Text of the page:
Only two riders? She’d sent three out.

Casora walked to the front of the tent and cursed under her breath. They were her scouts all right, but whatever orders they brought had better be end-of-the-world urgent. There was no other excuse for abusing the horses like that. Then she realized that Varana’s braid was redder than it should be–blood red. Casora took off running. So did others from all parts of the camp. Varana fell off the winded mare just as Casora reached her.

“Report,” she said, but more quietly than her usual command voice.

“Stumbled into a scouting party just inside the pass. Ambushed.”

And that’s what I’ve been doing for the last few days–and will be for the next couple, too.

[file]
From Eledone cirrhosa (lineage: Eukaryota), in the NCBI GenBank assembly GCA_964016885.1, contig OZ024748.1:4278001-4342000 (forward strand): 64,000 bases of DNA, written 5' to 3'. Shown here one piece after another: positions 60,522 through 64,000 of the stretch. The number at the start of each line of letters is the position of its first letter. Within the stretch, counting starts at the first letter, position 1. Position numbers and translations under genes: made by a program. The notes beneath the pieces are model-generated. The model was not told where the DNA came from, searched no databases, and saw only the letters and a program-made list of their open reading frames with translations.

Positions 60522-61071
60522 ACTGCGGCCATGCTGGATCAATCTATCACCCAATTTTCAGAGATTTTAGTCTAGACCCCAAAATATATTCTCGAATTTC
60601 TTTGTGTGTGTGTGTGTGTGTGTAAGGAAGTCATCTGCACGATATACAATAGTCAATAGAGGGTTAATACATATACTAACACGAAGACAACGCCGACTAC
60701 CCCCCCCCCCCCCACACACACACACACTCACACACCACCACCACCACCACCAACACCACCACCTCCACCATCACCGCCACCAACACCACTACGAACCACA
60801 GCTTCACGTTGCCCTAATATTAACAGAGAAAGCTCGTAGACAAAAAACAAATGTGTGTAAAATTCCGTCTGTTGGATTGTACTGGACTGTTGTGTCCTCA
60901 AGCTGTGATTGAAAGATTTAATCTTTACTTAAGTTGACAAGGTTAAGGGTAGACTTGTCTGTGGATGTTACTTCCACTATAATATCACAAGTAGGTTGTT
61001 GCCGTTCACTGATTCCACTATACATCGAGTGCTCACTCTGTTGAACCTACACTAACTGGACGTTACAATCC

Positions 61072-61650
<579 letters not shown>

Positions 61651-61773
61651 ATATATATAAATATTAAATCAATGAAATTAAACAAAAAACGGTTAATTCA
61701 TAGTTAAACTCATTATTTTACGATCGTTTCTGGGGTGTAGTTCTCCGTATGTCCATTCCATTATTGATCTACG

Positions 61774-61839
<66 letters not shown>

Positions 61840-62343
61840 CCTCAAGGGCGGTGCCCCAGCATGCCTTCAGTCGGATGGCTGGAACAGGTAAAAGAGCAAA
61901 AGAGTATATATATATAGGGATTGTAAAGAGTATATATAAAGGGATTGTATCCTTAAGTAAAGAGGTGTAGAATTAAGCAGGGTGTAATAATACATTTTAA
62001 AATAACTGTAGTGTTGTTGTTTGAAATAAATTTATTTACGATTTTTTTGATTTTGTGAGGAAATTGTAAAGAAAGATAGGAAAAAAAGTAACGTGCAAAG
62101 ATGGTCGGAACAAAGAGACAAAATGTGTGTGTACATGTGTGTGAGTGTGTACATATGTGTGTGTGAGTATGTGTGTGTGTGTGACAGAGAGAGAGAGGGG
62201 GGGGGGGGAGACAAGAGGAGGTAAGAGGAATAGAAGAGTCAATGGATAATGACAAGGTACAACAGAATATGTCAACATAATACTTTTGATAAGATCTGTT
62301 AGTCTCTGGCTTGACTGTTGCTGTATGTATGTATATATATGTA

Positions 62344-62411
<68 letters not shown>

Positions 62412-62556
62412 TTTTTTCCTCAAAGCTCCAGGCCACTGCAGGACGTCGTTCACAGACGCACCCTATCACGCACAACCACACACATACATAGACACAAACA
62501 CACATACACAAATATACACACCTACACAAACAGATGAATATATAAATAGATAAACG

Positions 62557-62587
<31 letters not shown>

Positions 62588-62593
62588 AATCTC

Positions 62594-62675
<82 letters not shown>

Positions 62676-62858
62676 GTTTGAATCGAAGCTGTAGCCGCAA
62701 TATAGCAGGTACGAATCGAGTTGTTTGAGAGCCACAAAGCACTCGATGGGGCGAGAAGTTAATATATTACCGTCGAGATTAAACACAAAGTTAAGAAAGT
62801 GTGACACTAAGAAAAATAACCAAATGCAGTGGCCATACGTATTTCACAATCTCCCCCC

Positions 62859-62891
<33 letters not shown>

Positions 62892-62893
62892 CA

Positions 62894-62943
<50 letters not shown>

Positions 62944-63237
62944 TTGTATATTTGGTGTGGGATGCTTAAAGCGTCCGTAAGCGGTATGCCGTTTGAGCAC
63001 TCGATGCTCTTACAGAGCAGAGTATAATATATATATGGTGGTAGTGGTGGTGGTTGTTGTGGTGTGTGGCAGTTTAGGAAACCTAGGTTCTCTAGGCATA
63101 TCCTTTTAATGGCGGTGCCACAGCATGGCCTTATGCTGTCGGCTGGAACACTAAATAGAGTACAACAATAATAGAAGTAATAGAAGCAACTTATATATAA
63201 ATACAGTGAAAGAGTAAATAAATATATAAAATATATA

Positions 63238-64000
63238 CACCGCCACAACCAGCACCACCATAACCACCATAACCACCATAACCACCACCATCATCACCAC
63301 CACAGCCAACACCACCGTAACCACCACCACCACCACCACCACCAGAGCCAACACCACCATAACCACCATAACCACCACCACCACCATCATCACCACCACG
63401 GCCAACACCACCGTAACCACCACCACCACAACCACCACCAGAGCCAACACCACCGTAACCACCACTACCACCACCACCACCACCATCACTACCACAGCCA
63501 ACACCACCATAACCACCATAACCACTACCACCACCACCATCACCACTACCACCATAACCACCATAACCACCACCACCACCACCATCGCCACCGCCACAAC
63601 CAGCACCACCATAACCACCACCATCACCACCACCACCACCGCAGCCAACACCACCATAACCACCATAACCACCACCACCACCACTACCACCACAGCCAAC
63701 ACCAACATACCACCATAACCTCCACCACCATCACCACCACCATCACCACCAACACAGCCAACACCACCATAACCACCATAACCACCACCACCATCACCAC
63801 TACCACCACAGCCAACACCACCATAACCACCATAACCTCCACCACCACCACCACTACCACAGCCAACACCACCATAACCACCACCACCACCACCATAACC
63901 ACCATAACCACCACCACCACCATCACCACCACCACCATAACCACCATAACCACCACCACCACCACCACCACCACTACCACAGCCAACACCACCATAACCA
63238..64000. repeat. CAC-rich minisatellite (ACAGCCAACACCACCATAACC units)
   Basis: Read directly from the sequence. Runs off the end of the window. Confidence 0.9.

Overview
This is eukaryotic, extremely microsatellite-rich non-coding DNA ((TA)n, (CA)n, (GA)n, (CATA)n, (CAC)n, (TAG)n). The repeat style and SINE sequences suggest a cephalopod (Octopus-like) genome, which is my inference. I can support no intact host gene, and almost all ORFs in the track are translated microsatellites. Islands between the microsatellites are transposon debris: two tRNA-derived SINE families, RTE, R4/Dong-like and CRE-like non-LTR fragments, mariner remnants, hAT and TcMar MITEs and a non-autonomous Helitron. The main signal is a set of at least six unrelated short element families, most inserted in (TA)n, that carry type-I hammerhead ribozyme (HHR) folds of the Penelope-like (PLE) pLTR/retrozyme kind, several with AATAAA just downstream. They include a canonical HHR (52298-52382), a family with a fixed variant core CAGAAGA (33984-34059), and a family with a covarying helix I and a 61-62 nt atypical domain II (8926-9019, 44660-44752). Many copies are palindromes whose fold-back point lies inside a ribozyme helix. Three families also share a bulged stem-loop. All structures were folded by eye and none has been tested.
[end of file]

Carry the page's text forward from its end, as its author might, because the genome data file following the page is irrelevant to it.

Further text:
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As I’ve been working through the first round of revisions to BLOOD IS THICKER, I’ve also been rereading parts of A CIVIL CAMPAIGN by Lois McMaster Bujold. Not just because it’s my favorite of the Vorkosigan Saga books, though it is. Also because it’s a good model for how a smart man can blow up his own love life–and then fix it again by realizing his own mistake.

That’s one of the things that happens in BLOOD WILL TELL, although obviously in a very different way, and it didn’t come off quite right in the first draft. It was too flat and a bit stereotypical. So, how to fix it. Well, it never hurts to try to pick up pointers from somebody who handled a similar situation extremely well.

I think I’ve made it better. It still may need some tweaking, but that’s what revisions are for.

BTW, I’ve finally built up some momentum in this one. I’ve passed the half-way point in this revision. Yay!

That’s good, because I’m very soon going to have three revision projects going at once: